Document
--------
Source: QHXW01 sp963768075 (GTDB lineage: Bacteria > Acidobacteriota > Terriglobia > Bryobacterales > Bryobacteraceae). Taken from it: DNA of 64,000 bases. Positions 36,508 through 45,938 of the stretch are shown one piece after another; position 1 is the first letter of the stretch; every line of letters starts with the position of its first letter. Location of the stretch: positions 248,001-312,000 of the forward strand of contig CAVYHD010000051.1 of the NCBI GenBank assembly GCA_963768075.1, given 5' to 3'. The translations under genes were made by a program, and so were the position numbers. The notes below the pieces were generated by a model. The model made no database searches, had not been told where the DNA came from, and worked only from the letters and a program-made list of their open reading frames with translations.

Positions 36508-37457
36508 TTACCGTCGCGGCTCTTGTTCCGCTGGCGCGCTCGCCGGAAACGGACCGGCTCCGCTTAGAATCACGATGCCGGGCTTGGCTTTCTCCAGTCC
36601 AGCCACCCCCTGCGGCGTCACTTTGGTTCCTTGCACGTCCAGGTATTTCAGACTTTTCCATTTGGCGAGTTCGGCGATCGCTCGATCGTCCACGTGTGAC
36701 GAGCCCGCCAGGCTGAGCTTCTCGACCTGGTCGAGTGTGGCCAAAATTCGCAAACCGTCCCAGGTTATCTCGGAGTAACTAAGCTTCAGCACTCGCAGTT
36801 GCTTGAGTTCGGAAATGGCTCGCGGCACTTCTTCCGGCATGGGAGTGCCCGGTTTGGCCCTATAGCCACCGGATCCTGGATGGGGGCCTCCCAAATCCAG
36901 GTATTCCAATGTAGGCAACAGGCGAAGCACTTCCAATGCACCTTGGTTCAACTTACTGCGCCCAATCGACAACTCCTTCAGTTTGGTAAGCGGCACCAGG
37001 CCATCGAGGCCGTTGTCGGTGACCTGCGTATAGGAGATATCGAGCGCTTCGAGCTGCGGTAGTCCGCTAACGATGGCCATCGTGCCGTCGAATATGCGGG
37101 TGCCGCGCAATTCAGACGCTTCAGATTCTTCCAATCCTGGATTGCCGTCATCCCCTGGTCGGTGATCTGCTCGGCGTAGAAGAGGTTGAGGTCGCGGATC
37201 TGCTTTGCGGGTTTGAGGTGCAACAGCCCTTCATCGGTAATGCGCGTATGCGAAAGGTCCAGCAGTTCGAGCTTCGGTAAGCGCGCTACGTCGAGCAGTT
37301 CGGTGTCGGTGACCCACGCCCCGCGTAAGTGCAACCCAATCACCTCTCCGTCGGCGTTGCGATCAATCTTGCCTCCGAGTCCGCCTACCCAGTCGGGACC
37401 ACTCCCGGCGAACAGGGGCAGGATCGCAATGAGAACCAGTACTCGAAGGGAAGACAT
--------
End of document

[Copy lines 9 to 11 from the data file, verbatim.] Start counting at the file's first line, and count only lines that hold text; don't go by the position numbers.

37101 TGCCGCGCAATTCAGACGCTTCAGATTCTTCCAATCCTGGATTGCCGTCATCCCCTGGTCGGTGATCTGCTCGGCGTAGAAGAGGTTGAGGTCGCGGATC
37201 TGCTTTGCGGGTTTGAGGTGCAACAGCCCTTCATCGGTAATGCGCGTATGCGAAAGGTCCAGCAGTTCGAGCTTCGGTAAGCGCGCTACGTCGAGCAGTT
37301 CGGTGTCGGTGACCCACGCCCCGCGTAAGTGCAACCCAATCACCTCTCCGTCGGCGTTGCGATCAATCTTGCCTCCGAGTCCGCCTACCCAGTCGGGACC